Fair Compensation Depends on Your Attitude

Last week I presented to a group of executive women and relayed a story about compensation. As a senior banker, I met with my manager to discuss year-end bonuses for the junior officers. My boss had divided the group’s allotted amount and ran the figures by me. One particular banker was slotted to receive more than another who had performed better over the year. “Yes, but he won’t complain” my boss said about the better performer, and, regarding the other banker, he added “but he will if he receives less.”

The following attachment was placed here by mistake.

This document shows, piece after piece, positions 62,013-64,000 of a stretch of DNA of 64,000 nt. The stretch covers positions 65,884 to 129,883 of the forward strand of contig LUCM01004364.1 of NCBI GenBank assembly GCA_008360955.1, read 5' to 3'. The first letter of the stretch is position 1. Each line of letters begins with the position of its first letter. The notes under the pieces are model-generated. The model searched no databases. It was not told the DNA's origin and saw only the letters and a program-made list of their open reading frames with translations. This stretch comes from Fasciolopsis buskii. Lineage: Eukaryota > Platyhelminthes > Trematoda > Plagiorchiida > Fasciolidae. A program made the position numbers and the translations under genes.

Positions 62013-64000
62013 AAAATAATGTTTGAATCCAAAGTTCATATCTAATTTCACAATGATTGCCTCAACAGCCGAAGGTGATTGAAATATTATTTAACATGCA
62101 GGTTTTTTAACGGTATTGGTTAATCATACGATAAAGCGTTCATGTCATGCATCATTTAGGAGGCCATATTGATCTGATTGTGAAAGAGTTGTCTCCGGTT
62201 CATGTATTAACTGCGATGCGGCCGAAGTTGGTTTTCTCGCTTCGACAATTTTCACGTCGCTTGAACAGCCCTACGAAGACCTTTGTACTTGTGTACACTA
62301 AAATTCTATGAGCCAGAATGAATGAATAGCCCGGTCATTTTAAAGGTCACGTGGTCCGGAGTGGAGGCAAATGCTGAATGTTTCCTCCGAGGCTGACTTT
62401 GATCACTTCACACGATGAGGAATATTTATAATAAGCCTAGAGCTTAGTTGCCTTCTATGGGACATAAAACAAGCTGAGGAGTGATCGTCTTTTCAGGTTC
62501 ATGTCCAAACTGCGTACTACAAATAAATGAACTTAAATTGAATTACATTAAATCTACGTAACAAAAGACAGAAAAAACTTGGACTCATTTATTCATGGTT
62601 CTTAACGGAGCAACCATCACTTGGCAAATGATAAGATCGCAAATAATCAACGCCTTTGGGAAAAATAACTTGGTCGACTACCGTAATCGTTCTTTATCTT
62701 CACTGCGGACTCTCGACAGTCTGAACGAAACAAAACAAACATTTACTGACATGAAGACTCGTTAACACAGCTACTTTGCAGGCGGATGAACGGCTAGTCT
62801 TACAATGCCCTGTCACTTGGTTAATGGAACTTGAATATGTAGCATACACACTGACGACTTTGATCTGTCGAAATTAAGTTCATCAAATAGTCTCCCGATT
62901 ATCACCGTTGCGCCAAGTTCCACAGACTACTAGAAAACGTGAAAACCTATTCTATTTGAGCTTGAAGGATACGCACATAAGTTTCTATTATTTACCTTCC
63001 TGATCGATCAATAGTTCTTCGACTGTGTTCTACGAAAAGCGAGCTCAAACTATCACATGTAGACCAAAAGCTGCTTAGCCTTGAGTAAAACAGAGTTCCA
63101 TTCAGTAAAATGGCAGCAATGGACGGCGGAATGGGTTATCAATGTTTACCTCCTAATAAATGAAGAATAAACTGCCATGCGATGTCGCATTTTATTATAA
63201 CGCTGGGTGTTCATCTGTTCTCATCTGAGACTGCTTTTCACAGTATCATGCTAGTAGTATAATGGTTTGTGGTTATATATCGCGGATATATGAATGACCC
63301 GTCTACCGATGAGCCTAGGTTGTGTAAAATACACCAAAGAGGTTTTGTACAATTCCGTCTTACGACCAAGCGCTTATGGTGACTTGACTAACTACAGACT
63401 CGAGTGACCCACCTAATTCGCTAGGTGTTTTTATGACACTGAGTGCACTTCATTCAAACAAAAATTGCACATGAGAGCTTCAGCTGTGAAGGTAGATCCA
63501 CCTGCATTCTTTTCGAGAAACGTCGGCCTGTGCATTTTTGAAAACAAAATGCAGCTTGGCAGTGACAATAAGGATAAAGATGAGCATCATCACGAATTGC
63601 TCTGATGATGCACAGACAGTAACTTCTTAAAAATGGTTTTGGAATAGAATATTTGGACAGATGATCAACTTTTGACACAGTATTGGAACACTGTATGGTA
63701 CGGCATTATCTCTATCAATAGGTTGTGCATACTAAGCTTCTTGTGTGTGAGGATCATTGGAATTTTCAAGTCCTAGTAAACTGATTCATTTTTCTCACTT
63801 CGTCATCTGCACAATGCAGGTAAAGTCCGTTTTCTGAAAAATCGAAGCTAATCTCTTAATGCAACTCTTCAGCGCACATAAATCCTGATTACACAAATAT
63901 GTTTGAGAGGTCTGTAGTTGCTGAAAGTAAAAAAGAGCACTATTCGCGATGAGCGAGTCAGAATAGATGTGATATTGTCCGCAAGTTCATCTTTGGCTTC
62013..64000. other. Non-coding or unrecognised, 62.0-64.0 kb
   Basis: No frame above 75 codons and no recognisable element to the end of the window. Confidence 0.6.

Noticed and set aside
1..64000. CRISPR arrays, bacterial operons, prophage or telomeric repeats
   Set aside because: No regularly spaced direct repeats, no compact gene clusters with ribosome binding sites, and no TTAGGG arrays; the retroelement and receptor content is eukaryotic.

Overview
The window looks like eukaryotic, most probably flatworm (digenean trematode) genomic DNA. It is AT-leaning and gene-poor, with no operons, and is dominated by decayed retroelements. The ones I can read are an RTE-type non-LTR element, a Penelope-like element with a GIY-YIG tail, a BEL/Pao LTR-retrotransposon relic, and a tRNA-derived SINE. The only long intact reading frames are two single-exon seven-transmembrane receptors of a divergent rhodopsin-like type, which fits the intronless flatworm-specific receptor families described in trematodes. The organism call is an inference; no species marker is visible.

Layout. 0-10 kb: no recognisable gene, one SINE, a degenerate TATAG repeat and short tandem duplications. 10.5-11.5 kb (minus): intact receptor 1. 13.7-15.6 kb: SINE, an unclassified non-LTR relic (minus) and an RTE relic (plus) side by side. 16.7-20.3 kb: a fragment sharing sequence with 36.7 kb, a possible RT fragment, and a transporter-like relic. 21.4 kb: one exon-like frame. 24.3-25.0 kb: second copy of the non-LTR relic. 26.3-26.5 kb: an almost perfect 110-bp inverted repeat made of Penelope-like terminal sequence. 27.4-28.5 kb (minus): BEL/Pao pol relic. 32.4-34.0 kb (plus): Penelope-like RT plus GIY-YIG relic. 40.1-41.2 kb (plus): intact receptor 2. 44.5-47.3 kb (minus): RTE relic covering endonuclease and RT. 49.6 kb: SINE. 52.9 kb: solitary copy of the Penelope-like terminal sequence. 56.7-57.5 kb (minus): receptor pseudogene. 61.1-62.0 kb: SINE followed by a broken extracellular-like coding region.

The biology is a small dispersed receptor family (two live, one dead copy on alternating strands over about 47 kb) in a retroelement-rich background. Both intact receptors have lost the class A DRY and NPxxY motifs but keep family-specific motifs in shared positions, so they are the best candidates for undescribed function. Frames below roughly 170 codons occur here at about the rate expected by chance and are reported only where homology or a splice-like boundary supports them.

My point was not to tell the women they need to complain, but that they need to let their managers know that they care about every aspect of their careers, including their compensation. And the right time to convey that impression is throughout the year, not just after a pay, promotion or assignment decision has been made. One of the women present asked what happened to the two bankers. “Did the better performer eventually surpass the other?” Although that would have been a nice ending, it didn’t happen. Part of success is being able to advocate for yourself. If you don’t, you shouldn’t expect fair to happen.